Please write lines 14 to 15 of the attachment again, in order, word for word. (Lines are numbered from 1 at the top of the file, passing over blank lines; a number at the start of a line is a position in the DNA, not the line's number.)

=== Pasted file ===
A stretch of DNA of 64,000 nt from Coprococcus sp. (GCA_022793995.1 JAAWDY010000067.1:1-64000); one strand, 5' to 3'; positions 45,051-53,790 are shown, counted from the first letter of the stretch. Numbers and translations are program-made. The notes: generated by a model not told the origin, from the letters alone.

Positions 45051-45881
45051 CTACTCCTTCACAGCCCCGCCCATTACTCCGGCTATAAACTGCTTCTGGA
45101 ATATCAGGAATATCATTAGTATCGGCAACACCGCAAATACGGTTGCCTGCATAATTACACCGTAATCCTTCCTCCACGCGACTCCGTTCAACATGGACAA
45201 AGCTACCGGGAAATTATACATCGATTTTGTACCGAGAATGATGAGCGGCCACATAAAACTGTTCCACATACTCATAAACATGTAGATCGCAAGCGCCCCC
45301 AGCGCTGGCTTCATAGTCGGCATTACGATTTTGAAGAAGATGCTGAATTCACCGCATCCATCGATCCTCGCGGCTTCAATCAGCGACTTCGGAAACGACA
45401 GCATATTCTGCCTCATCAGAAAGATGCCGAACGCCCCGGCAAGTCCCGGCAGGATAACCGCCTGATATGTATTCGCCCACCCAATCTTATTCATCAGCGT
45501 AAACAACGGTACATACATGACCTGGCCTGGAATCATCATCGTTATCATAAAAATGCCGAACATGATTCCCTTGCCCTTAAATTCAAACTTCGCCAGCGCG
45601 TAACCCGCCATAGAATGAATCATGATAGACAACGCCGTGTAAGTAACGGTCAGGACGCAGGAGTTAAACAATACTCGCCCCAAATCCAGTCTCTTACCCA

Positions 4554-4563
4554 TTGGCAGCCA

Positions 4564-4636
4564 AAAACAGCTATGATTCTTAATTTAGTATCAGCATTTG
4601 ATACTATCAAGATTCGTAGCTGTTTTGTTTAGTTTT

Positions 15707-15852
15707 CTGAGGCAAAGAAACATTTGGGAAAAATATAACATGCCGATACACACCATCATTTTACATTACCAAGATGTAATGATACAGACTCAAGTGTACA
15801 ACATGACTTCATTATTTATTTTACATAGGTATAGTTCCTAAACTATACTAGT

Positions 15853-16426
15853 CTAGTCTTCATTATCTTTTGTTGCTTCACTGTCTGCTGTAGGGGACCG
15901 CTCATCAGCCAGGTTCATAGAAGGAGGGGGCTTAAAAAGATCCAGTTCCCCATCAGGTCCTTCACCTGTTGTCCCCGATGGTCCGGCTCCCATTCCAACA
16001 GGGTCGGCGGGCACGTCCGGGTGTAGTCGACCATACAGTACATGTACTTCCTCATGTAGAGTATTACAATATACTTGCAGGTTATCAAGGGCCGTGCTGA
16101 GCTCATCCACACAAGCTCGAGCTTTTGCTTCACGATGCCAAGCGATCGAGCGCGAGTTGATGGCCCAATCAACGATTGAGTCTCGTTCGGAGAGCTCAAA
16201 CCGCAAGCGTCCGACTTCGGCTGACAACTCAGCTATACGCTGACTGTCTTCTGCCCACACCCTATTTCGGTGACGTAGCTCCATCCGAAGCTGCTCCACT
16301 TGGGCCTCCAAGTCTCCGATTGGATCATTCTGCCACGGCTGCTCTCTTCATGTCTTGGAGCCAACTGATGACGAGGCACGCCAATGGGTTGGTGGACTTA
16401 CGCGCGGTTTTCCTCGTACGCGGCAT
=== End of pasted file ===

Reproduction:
4601 ATACTATCAAGATTCGTAGCTGTTTTGTTTAGTTTT

Positions 15707-15852